A young Chinese boy's 15 page resume is taking the internet by storm. To some, the resume is but a reflection of China's education system, often needing such extreme measures to compete. To others, it's an indictment of the child's parents.
The CV was leaked from a school application. Screenshots were posted to Weibo, a popular Chinese microblogging site. From there it spread getting thousands of comments and shares.
His résumé, at 15 pages, is glittering, complete with performance reviews (“full of energy”), a map of his travels… https://t.co/zIh9kN6WVP— New York Times World (@New York Times World)1541104564.0
The document contains an extensive list of genuinely impressive accomplishments for a five year old. From a map of cities he has visited, to the hundreds of books he's read in the last year, the resume speaks volumes of a child trying to get into a good school.
It sparked debate online with many seeing the resume as an overboard reaction on behalf of the parents.
@nytimesworld I wish they were interested in a child's happiness and what his passions are. This is scary, but more… https://t.co/DwtueaT4Ng— Patty B. Lamprinakos (@Patty B. Lamprinakos)1541113761.0
@nytimesworld Some years ago while hosting a Chinese college student the group of students were asked to draw as a… https://t.co/awPT0UJfoV— Chris Edward (@Chris Edward)1541231905.0
@BBCNewsAsia He will never have memories of a carefree childhood. Sad.— Denise Hoidal (@Denise Hoidal)1541220562.0
@nytimesworld Unsettling. The parents need a drink.— Persephone (@Persephone)1541218958.0
@nytimesworld Incredible. Let him be a 5-year-child first.— hrl (@hrl)1541217656.0
@BBCNewsAsia That kid will never know the wonders of the young— FAT-FREE (@FAT-FREE)1541228503.0
The Chinese education system is a highly competitive market, where tests and exams determine nearly every aspect of a child's future. This can lead to some parents being extra aggressive in their child's pursuit of academic excellence.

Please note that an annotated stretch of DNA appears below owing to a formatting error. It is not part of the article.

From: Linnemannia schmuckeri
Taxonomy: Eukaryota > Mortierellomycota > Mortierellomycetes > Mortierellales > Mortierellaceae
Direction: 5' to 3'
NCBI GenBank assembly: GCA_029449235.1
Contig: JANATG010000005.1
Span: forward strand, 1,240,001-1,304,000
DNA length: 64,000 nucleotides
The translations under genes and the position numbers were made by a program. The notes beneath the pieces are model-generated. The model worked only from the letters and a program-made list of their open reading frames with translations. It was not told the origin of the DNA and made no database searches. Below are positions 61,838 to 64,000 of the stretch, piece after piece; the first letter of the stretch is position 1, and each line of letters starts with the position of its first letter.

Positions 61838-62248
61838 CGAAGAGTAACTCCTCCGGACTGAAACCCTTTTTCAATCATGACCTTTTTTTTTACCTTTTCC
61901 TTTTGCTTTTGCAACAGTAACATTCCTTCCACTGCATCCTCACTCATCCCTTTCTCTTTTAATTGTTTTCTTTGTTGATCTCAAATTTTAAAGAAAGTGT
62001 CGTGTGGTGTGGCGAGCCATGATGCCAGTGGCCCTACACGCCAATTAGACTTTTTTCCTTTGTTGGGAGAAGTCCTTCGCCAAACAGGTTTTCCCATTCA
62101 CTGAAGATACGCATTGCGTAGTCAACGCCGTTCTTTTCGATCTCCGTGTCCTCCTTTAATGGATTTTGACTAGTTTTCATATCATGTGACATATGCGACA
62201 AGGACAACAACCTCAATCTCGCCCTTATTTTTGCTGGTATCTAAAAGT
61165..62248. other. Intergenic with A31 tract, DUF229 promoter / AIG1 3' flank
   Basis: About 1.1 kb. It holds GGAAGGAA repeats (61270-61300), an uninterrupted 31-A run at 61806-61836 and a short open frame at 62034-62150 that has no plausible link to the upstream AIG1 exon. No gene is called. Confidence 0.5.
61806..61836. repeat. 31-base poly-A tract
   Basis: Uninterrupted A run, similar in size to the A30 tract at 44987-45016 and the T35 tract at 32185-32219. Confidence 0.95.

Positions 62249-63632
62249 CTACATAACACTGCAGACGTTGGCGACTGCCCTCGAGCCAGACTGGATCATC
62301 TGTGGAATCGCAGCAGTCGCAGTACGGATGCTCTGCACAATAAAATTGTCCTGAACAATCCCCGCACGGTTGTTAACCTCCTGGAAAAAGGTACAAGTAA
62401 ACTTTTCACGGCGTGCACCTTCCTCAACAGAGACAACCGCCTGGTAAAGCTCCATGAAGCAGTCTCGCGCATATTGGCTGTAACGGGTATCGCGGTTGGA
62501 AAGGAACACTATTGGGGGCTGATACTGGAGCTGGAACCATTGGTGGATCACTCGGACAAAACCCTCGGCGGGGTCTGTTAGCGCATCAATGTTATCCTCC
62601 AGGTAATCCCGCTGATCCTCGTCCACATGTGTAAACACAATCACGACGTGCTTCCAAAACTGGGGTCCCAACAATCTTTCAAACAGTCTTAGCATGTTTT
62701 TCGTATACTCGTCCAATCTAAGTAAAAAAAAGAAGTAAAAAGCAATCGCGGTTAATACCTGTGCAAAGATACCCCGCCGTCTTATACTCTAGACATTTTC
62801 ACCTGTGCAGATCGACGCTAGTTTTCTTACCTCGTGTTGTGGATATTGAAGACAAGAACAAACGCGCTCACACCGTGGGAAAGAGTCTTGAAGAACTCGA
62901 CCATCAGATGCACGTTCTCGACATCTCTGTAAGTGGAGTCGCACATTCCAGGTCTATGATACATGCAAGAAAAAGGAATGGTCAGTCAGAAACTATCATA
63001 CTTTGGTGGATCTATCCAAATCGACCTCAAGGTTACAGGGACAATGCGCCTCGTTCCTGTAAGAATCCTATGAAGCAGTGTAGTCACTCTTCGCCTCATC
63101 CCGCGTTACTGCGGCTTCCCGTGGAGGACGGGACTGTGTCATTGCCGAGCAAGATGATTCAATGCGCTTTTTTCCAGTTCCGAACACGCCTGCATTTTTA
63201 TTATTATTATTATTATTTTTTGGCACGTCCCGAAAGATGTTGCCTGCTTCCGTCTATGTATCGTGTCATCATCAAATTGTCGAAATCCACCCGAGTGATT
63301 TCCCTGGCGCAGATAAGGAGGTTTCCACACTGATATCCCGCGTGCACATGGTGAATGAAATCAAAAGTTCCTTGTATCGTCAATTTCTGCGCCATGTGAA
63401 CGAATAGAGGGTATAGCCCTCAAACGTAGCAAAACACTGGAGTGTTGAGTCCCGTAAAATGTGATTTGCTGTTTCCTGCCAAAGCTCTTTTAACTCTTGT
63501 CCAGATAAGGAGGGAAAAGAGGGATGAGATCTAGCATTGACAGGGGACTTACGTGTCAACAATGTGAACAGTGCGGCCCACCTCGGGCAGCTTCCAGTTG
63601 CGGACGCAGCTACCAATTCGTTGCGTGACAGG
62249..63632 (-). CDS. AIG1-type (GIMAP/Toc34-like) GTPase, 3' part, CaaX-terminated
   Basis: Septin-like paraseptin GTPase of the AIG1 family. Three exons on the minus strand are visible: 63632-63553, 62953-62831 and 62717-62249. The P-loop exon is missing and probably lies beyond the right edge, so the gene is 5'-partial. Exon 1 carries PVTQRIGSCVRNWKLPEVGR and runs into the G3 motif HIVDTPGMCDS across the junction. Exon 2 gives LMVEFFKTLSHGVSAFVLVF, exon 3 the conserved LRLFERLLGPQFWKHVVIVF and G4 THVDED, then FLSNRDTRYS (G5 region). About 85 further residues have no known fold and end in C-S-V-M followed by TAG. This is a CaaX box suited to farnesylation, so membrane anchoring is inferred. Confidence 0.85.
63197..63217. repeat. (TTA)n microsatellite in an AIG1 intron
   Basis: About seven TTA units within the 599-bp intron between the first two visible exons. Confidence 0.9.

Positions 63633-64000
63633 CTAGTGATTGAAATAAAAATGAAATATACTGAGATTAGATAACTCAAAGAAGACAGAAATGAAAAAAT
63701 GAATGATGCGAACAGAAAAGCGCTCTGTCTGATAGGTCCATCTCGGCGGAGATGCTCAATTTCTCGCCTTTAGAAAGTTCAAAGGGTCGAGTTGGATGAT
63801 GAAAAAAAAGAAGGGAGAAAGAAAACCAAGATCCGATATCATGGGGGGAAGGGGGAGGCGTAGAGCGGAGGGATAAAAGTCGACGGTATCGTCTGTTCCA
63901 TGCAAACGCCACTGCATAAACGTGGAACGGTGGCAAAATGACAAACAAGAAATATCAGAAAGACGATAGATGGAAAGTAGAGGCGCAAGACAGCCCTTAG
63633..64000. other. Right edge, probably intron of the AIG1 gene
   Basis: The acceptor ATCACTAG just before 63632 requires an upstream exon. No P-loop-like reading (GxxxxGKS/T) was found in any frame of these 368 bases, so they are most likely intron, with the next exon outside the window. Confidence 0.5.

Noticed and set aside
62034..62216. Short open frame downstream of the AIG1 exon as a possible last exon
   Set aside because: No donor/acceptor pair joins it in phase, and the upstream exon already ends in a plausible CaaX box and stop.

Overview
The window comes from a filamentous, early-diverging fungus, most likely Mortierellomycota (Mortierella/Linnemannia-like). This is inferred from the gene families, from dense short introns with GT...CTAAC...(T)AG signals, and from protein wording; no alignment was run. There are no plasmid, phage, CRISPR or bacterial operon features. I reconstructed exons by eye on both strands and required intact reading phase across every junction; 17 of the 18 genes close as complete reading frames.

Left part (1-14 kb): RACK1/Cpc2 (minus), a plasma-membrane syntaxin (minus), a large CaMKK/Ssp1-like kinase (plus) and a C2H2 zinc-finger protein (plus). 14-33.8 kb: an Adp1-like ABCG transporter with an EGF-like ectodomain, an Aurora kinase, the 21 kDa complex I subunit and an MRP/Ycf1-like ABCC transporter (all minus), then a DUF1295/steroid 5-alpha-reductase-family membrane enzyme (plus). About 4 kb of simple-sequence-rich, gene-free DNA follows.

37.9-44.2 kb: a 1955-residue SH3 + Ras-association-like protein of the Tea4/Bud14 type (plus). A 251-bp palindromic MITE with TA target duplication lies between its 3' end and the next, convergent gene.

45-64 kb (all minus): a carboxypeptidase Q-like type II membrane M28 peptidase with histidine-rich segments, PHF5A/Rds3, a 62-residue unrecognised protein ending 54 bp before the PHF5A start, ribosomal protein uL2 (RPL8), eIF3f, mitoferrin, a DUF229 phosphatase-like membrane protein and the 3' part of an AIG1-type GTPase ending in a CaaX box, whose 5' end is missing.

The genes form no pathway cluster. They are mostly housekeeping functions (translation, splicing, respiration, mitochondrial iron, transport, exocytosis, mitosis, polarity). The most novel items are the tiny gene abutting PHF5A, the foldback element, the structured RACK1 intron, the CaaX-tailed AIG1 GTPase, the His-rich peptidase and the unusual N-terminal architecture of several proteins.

Others felt that the parents were doing their best for their child in an unfair and overly competitive system.
@nytimesworld If only Americans were as eager for schooling as this.— stravinsky (@stravinsky)1541105234.0
@BBCNewsAsia I’m already impressed: Referencing his youth, the boy seems comfortable being five years old, saying:… https://t.co/Ziu2ub9pZI— MetamorphosisCoach (@MetamorphosisCoach)1541218524.0
@nytimesworld What these parents did is not normal behavior in China and is not a new trend, thankfully. They are j… https://t.co/NXLR1PtFIc— EXIDislife (@EXIDislife)1541218455.0
@nytimesworld It is said that a voracious reader will always find good friend ship and brilliant scholar ship.— June Bride (@June Bride)1541216564.0
@BBCNewsAsia A little much but sounds like he’s loved. Next.— ________ (@________)1541218696.0
@nytimesworld I lived in Taiwan and taught and this does not surprise me. I used to teach 5 yr olds that would be i… https://t.co/VbOa0cK8H2— K P Johnson (@K P Johnson)1541254728.0
@nytimesworld If this was an American child they would be praised as a prodigy and I guarantee it would not be pain… https://t.co/ffHeeBcgii— hi honey, it's me, your husband, ralph (@hi honey, it's me, your husband, ralph)1541249970.0
The controversy surrounding the strict standards of the Chinese education system have been coming under scrutiny as of late. Calls have been put out to remove or reduce the stigma from failing some of their most dreaded tests.